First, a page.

PORTLAND- East Brown Cow and their broker Malone Commercial Brokers announced the acquisition of four historic buildings on Lower Exchange Street in Portland, Maine.
The transaction is the largest in the Old Port since East Brown Cow’s $11.7M Middle Street portfolio acquisition of 4 Canal Plaza, 178 Middle Street, and 184 Middle Street in January of 2021.
In total, the buildings comprise more than 79,000 gross square feet (GSF) of property along the vibrant and historic Exchange Street and will now be part of East Brown Cow’s growing effort to preserve and enhance the urban fabric of the historic Old Port.
Built in the mid to late 19th century following Portland’s Great Fire of 1866, each building boasts distinctive architectural details and brick masonry construction, similar to much of the building stock found in the Old Port from that period.
36 Exchange Street, also known as the Widgery Block, was completed in 1871 in the Italianate style and is a 3-story mixed-use office and retail building totaling 10,393 GSF.
44 Exchange Street, also known as the Thomas Block II – not to be confused with East Brown Cow’s Elias Thomas Block at 100 Commercial Street – was completed in 1870 also in the Italianate style and is a 3-story mixed-use office and retail building totaling 11,200 GSF.
45 Exchange Street, also known as the Preble Block II, was completed in 1867 in the Second Empire style and is a 4-story mixed-use office and retail building totaling 25,071 GSF.
57 Exchange Street, also known as the First National Bank Block, was completed in 1884 in the Queen Anne style and is a 5-story mixed-use office and retail building totaling 32,800 GSF. The most architecturally significant of the portfolio, 57 Exchange was built for the First National Bank of Portland, (originally founded in 1859 as National Bank of Portland), from designs by Architects Henry Van Brunt and Frank M. Howe of Van Brunt & Howe of Boston. Van Brunt & Howe, and its predecessor Ware & Van Brunt, designed significant buildings throughout the United States including Memorial Hall at Harvard University, the Electricity and the Wyoming Building at the World’s Columbia Exposition in Chicago, the Cambridge Public Library, and Union Station in Portland, Oregon, among others.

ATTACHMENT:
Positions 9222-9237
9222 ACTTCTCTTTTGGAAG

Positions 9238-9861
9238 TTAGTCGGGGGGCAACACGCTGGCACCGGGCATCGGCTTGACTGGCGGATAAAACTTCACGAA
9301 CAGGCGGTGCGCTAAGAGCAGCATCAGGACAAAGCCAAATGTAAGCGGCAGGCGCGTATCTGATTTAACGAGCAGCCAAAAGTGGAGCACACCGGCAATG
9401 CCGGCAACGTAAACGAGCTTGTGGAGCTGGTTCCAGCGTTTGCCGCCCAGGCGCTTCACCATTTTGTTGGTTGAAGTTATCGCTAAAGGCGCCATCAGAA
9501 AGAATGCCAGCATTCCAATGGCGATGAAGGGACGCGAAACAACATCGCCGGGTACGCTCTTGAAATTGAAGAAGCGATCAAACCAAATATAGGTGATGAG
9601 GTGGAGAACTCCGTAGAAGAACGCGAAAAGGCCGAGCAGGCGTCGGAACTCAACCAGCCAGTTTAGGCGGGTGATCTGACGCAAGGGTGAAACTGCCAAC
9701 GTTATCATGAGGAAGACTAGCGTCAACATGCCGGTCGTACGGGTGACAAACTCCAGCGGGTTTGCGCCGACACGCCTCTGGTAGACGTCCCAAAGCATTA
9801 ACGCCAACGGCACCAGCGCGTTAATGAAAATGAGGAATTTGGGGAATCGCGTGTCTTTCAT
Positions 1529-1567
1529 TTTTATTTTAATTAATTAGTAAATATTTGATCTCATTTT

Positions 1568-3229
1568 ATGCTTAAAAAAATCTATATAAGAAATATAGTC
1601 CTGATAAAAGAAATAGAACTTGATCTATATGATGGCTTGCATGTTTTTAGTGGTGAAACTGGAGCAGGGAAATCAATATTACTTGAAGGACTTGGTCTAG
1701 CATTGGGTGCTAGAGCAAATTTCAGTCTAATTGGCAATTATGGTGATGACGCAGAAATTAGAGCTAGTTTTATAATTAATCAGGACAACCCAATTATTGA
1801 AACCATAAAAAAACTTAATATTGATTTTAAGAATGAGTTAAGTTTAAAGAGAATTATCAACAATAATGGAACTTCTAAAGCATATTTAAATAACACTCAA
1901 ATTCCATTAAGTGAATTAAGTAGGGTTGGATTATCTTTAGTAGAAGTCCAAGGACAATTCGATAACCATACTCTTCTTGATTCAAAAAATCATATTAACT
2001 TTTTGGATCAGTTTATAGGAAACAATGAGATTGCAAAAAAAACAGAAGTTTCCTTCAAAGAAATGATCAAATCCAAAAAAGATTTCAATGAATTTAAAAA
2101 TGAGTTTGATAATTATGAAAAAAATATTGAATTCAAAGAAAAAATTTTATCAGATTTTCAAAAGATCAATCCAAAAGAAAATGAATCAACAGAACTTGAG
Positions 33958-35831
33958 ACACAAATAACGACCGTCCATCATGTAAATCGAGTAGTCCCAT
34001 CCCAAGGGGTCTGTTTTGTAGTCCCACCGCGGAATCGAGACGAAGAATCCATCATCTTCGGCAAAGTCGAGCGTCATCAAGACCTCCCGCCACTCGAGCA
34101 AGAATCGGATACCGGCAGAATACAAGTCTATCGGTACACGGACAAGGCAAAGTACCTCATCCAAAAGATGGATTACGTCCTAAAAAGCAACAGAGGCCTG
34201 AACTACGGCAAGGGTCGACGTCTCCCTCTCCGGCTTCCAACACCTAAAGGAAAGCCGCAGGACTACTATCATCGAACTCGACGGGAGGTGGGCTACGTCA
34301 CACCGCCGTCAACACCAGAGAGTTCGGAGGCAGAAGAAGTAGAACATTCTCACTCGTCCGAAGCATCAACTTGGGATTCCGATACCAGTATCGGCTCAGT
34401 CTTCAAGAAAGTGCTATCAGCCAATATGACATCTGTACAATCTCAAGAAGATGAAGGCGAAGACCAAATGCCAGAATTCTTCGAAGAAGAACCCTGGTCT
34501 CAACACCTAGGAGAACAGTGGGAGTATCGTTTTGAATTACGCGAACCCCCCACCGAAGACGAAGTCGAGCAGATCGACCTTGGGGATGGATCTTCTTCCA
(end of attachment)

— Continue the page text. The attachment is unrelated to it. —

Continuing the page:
The properties were purchased by Portland-based real estate investment, development and management firm East Brown Cow, which will immediately begin working with existing tenants to welcome their continued occupancy. The acquisition reflects East Brown Cow’s signature strategy and commitment to quality, with a focus on urban design, architectural excellence, and historic preservation.
“East Brown Cow is thrilled to welcome these properties into our growing Old Port portfolio,” says Tim Soley, President and CEO of East Brown Cow. “Since East Brown Cow’s establishment over 30 years ago, we have always taken a distinctly detailed and thoughtful approach to real estate investment. This Exchange Street acquisition presented a rare opportunity to continue our strategic growth in this area of the city and enhance our ongoing work there to curate and preserve meaningful connections within Portland’s dynamic downtown. We’re excited to steward these historic properties into the future.”
The purchase was brokered by Joe Malone of Malone Commercial Brokers for the buyer and Jim Harnden of Harnden Commercial Brokers and Avison Young for the seller. The seller was the Goldy Family, which had owned the properties since 1992. The acquisition was finalized as of September 19, 2022.
“The owner’s decision to sell these assets presented an ideal opportunity for the buyer to further develop their portfolio within the sought-after neighborhood of the Old Port while investing in the history and preservation of these three properties,” said Joe Malone.
Since established in the summer of 1989 by Tim Soley as a first-generation family business, East Brown Cow’s portfolio has grown significantly to include over 20 assets in Maine’s greater Portland urban area, including over 1.2 million square feet of mixed-use office, retail, hospitality space and structured parking.